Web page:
Document review is the process of examining documents to identify relevant, responsive, and privileged information. It is an essential part of the litigation process, as it helps attorneys to prepare for trial and to present their case to the court.
There are many reasons why document review is important. Here are just a few:
- To identify relevant information. Document review can help attorneys identify relevant documents to their case. This is important because it helps narrow the scope of the case and focus on the most critical evidence.
- To identify responsive information. Document review can also help attorneys identify documents responsive to discovery requests from the opposing party. This is important because it helps to ensure that all relevant information is disclosed.
- To identify privileged information. Document review can also help attorneys identify privileged documents that cannot be disclosed to the opposing party. This is important because it protects the client's confidential information.
- To prepare for trial. Document review helps attorneys prepare for trial by allowing them to review the evidence and develop their case.
- To present their case to the court. Document review also helps attorneys to present their case to the court by allowing them to select the most important evidence and to prepare their arguments.
Document review can be time-consuming and expensive, but it is essential for successful litigation.
- American Bar Association: Document Review Basics: Research Guides: Secondary Sources: ALRs, Encyclopedias, Law Reviews, Restatements, & Treatises: American Law Reports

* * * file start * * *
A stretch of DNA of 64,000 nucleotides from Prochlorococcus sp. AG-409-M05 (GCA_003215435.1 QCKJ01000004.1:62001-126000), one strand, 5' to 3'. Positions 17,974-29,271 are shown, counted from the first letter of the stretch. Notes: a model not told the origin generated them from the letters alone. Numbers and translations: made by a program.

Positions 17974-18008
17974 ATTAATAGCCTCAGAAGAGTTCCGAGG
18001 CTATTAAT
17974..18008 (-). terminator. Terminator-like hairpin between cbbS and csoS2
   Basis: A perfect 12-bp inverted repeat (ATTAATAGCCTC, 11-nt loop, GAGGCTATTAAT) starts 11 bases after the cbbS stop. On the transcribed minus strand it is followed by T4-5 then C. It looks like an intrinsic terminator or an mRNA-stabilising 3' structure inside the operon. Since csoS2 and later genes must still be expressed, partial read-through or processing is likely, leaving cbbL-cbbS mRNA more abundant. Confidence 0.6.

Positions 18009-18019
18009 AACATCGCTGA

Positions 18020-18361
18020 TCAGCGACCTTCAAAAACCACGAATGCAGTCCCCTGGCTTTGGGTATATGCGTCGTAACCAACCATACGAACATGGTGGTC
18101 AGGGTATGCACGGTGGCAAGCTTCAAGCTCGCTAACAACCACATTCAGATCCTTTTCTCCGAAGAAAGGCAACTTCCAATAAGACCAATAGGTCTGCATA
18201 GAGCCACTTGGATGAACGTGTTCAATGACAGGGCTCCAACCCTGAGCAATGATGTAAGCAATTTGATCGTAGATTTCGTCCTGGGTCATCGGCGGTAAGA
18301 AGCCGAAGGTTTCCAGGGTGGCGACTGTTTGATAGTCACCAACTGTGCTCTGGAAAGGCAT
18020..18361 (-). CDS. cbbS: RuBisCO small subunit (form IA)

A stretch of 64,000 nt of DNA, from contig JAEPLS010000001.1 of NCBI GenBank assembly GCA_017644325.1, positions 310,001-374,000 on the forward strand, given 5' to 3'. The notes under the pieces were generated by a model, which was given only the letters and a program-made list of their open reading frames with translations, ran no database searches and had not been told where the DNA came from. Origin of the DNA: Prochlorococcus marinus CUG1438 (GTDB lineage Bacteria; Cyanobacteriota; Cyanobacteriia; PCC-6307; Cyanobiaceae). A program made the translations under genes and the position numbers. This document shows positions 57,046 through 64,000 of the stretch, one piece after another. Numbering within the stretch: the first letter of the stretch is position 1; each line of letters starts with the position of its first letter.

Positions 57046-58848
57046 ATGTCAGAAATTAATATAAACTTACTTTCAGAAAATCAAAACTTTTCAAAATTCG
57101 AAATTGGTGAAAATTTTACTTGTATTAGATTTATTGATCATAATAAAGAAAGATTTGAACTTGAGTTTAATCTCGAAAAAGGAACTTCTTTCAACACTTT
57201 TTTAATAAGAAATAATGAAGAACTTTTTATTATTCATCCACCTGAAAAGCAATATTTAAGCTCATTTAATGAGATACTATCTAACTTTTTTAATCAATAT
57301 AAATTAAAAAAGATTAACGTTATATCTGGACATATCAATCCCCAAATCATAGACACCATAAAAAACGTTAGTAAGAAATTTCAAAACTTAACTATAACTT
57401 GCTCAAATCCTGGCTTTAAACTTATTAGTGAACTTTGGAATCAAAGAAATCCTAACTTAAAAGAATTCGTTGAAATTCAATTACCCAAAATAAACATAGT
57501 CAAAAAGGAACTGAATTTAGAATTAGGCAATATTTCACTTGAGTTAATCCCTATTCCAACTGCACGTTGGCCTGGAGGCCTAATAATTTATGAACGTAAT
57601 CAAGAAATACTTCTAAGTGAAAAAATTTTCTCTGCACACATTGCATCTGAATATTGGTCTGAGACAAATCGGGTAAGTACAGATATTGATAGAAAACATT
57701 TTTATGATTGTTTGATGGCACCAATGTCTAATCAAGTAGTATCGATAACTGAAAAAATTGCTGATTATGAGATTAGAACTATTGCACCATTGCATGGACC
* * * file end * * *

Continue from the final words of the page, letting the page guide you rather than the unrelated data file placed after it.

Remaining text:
- Federal Rules of Civil Procedure Rule 26: Discovery: 28 USC App Fed R Civ P Rule 26: Duty to Disclose; General Provisions Governing Discovery
- Sedgwick: The Importance of Document Review: Eve Kosofsky Sedgwick | Writing - Articles
In addition to the reasons listed above, document review is also essential for the following reasons:
- To comply with legal and regulatory requirements. Many industries are subject to regulations that require businesses to retain and review certain documents. For example, the Securities and Exchange Commission (SEC) requires publicly traded companies to retain and review all financial records for at least seven years.
- To protect the business from litigation. Document review can help businesses to identify and address potential legal risks. For example, a business may review its contracts to identify potential breaches or employee policies to identify potential violations.
- To improve the efficiency of the business. Document review can help businesses to identify and eliminate unnecessary or outdated documents. This can help improve the business's efficiency and reduce costs.
Overall, document review is an essential process for any business. By regularly reviewing their documents, businesses can identify and address risks, comply with regulations, and improve efficiency.